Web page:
|7||NPS Everglades National Park and NPS Southeast Regional Office||EXOTIC PLANT MANAGEMENT: work to remove exotic plant species from Everglades National Park lands, throughout all habitats. Funding principally from NPS. Additional work is ongoing with outside funding (see below).|
|8||NPS Everglades National Park, in conjunction with the U.S. Army Corps of Engineers as the permitting entity||HOLE IN THE DONUT PROJECT: in-lieu-fee programme oriented toward restoration of approximately 6,000 acres of abandoned agricultural land within Everglades National Park. Funding from the in-lieu-fee programme, which works in a manner similar to a ‘mitigation bank’.|
|9||Carol Mitchell, firstname.lastname@example.org http://www.nps.gov/ever/naturescience/hidprogram.htm||EXOTIC ANIMAL MANAGEMENT: work to understand and eventually control/manage the impact of exotic animal species on Everglades National Park resources. Additional work is needed (see below).|
|10||NPS. Work completed from 2008 – 2011 plugged 2 major canals, using seed money from the USFWS Coastal Program, and major funding from the American Recovery and Reinvestment Act; work to monitor the ecological effects is ongoing.||CAPE SABLE CANALS DAM RESTORATION PROJECT: Work to plug man-made canals and ditches in the Cape Sable region of Everglades National Park. This work is oriented toward reducing the negative impact of the canals, toward restoring a more natural hydrology and salinity regime in the area, and toward restoring habitats for American crocodile. Additional work is needed for which planning/environmental compliance documentation was completed in March 2015 (see below).|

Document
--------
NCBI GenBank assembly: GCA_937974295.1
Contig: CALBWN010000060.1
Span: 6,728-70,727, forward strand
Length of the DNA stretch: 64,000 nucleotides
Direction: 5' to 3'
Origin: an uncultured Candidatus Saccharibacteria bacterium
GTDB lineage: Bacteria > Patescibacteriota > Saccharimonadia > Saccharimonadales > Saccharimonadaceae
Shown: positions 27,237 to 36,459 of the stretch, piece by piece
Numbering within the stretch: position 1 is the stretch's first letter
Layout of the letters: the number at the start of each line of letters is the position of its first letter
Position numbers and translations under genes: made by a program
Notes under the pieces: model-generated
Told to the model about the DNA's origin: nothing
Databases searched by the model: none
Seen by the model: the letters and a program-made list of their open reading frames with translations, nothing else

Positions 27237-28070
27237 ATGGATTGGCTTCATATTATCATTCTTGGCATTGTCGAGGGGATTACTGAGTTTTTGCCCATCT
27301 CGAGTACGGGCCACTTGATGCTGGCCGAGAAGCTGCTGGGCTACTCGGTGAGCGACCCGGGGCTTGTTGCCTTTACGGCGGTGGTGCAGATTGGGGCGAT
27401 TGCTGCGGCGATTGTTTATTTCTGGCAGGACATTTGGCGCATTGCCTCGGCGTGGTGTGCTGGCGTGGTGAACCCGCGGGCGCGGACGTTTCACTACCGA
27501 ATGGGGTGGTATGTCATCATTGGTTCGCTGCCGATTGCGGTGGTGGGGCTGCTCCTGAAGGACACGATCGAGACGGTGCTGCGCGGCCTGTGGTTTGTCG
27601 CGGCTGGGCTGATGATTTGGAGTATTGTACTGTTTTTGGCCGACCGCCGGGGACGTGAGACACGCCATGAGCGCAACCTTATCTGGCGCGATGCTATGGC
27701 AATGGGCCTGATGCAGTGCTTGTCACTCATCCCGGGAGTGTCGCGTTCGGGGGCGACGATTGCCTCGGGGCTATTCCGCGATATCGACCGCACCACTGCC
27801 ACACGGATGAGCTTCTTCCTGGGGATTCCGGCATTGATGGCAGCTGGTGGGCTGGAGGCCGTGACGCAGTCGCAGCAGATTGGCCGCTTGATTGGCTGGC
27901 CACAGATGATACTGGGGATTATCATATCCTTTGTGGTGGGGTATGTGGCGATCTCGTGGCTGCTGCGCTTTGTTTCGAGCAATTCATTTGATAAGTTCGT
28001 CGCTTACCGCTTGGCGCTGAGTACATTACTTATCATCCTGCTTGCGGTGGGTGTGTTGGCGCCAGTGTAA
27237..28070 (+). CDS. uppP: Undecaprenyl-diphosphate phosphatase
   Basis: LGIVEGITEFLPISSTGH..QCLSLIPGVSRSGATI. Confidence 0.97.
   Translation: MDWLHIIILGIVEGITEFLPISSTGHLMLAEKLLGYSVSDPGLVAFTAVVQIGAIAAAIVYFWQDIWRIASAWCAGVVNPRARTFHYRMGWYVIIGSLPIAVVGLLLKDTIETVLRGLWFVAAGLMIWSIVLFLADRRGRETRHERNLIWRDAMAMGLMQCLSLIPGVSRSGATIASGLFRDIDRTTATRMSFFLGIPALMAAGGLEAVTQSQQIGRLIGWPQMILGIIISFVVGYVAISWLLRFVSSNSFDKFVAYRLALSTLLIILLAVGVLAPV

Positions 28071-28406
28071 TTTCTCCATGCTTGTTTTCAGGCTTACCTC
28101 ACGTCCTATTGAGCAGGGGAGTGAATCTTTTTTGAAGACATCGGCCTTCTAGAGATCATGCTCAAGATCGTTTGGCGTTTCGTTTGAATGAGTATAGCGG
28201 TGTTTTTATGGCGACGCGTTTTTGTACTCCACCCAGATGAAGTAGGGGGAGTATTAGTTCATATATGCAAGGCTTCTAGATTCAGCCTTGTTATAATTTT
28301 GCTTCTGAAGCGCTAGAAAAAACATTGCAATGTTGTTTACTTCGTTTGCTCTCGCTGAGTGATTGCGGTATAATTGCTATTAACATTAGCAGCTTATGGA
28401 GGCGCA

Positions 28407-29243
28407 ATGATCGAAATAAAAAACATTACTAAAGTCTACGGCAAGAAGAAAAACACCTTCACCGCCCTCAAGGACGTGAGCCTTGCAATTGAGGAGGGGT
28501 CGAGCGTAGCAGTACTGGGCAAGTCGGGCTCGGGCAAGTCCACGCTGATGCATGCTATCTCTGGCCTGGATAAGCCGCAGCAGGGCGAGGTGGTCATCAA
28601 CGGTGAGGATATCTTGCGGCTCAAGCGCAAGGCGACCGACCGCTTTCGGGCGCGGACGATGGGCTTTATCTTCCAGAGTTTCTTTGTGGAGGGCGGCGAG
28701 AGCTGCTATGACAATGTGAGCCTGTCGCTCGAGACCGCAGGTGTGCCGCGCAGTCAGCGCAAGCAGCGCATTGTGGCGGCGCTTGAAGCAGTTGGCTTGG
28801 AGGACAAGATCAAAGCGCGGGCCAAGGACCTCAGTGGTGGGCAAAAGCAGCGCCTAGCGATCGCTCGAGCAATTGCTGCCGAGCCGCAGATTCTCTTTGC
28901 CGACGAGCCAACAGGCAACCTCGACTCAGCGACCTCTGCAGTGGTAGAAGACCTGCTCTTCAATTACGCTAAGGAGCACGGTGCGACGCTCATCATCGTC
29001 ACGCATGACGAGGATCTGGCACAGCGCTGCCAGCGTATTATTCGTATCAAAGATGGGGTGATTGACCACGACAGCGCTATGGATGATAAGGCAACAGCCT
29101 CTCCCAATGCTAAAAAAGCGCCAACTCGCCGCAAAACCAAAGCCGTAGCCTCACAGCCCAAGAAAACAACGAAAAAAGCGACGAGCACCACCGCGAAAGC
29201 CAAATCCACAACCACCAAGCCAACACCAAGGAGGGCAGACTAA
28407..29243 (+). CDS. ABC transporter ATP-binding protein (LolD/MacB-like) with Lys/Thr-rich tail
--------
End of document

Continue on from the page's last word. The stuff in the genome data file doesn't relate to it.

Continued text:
|№||Site need title||Brief description of potential site needs||Support needed for following years|
|1||NPS||CAPE SABLE CANALS DAM RESTORATION PROJECT: Work to plug remaining canals (the Raulerson Canal, East Side Creek, and House and Slagle’s ditches) is in the implementation phase. Additional external funding will be required to implement the larger Raulerson Canal projects.|
|2||NPS||EXOTIC ANIMAL MANAGEMENT: In spite of extremely good interagency coordination, exotic animal management in Everglades National Park is proving to be challenging. Funding has been project-based from Everglades National Park sources; additional funding is needed. Greater use of the Lacey Act is needed to stem import and release of exotic pets. Innovative approaches and application of new technologies will be necessary to protect native Everglades’ species of mammals and birds. Significantly increased funding must be applied to exotic animal control. This is a critical, daunting challenge to the protection of the native fauna for which the park was established.|